Earlier this month we invited four employees from global brands Uber, Coca-Cola, BMW and Johnson & Johnson to join us for a panel discussion on their work. If you’re wondering what working for a global brand entails, and how to begin, reading insights from our panel is a great place to start.
How to get a job working for a global brand:
- Persistence: if the job isn’t available, get in contact; if your skills don’t match, apply anyway; if HR hasn’t replied, send them an email. Companies with global brands tend to receive a lot of applications, so make it as easy for the HR department to notice you by chasing them on your application. Remember: you’re making their life easier so don’t feel like this is over-stepping the mark. If you get to interview stage, it’s also great if you can mention that you’ve followed up with HR because it shows real interest in the role and company.
- Practice: if you’re applying for an entry-level role where there’s an assessment centre then book on to one of our mock assessment centres where you can practice so the environment feels more natural and you know what aspects of behaviours are being looked for.
- Research: most companies will have a list of competencies which they use to measure the strengths of employees and company-fit of potential employees. Make sure you’re hitting all of the competencies in your CV (which should be adapted for each application) and make sure you can expand on each of those points in an interview so that you’re ticking their boxes. If you’re applying for an entry-level role then don’t be scared if your examples aren’t work-based. The company is unlikely to expect you to have masses of work experience so use student-based examples or those from extra-curricular activities if you need to.
What skills do you need?
- Soft skills are incredibly important. Getting stakeholder buy-in for your ideas will be part of your role regardless of which function you work in so it’s important to show that you can work with different personalities under pressure. If you’re working with external companies as well this will be important because you might need to call on them for last-minute favours. Humility goes a long way in a global brand.
- Technical skills may be needed for some roles (e.g. particular programs) so make you research these first; you might even be able to get specialist training while you’re studying at LSE.
Which brands should you apply for?
- In order for you to do a great job, it’s important to work for a brand that you believe in. It’s the passion for the brand that will give you the motivation to go above and beyond your job because the work you do will feel meaningful. Make sure you understand the purpose and ethos of the brand at both the research and application stage.
- Look at the work the brand is doing: is it tried and tested B2C? Is it heralding tech innovation? Is it a big company with a tight range of products? Are there multiple small launches a year? This will tell you about the work that’s required working for the brand, in particular whether success is based on the perfect execution of a difficult process or whether you’re building new processes from scratch. The type of creativity and innovation available will often be determined by this business model.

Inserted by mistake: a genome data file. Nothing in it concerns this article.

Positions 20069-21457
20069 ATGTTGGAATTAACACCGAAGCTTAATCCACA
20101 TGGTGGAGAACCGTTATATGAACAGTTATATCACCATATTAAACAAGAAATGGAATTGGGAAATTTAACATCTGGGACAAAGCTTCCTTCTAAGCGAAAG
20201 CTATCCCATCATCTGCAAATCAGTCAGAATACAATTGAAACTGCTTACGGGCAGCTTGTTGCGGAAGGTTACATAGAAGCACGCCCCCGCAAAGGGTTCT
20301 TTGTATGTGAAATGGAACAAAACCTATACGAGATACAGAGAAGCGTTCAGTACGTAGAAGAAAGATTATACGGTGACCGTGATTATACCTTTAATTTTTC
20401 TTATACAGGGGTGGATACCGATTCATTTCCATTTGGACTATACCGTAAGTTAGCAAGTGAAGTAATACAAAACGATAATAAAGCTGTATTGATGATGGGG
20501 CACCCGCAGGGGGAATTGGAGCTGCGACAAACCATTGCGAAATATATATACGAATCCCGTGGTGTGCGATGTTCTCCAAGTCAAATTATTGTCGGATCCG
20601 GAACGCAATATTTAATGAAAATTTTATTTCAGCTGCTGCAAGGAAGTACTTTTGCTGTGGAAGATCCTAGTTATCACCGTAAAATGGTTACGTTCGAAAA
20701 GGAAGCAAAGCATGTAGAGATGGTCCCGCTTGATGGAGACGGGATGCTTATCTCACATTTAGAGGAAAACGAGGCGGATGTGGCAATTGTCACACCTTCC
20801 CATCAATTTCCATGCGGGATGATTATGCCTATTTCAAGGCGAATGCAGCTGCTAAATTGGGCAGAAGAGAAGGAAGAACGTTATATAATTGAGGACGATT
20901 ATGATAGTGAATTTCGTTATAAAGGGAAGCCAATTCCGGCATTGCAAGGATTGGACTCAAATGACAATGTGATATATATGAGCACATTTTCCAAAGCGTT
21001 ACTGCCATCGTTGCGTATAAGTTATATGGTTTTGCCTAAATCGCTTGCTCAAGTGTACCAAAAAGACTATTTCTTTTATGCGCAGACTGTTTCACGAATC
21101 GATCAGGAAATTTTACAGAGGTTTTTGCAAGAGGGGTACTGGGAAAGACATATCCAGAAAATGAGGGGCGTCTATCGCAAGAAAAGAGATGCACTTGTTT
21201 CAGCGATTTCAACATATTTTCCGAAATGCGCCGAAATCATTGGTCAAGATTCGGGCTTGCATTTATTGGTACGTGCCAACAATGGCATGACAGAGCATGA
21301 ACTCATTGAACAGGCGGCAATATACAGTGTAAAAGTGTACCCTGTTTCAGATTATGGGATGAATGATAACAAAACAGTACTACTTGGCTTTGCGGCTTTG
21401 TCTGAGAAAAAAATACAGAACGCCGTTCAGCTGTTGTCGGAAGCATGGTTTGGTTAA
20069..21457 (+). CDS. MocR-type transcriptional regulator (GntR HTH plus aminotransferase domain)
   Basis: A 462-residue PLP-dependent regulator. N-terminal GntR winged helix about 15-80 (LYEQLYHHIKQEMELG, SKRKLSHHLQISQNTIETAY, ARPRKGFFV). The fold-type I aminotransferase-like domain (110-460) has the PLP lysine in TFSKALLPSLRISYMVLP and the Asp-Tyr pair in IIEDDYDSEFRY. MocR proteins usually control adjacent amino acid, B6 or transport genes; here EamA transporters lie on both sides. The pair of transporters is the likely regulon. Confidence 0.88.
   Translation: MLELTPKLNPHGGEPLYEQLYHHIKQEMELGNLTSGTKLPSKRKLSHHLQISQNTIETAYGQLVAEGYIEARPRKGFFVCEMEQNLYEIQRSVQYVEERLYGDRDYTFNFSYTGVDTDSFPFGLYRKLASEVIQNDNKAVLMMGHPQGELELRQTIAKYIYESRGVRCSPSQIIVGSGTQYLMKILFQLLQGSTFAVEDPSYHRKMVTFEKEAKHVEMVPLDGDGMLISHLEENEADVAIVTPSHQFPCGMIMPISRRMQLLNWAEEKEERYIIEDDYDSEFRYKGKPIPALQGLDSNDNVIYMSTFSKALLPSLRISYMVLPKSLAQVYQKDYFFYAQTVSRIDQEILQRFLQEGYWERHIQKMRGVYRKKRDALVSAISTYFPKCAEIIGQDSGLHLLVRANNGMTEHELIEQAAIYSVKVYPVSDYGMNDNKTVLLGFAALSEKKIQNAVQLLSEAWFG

What are the opportunities of working for a global brand?
- One of the great things about working for a company which have global brands is that they will often heavily invest in their employees so there is more opportunity to work in different functions of the business. If you work in sales, for example, but you want to try your hand at marketing, this is much more likely in a company with global brands.
- Job security also tends to be high at global brands because companies tend to be already streamlined and there is opportunity for movement between brands and markets. If you’re looking to stay in a particular company for a longer period of time then working for a global brand will be in your favour.
- There’s an element of glamour of working for a global brand. Perks might include free products and services, training abroad, and social kudos. It’s easier to move around when you have well-known brand names on your CV.
Questions to ask in an interview:
- What is the culture like? Is it a workplace where people do their work efficiently and prioritise their outside-work life? Is it somewhere that you’ll be expected to socialise outside of work hours? What is important to you?
- What is the team environment? Are you going to be working in a team where colleagues are often away from their desks because they’re working from home or in meetings? If you’re autonomous this might be great but if learning from other people is critical for you then this team/company might not be the best fit. Make sure you understand the type of team you’re going to be working in.
- What is the opportunity for movement in the company? Do people tend to specialise in a particular function or move between functions? Are you expected to achieve certain things in order to progress, e.g. working on a big campaign/project before you’re promoted or working in multiple markets? This will give you an idea about what your career trajectory might look like.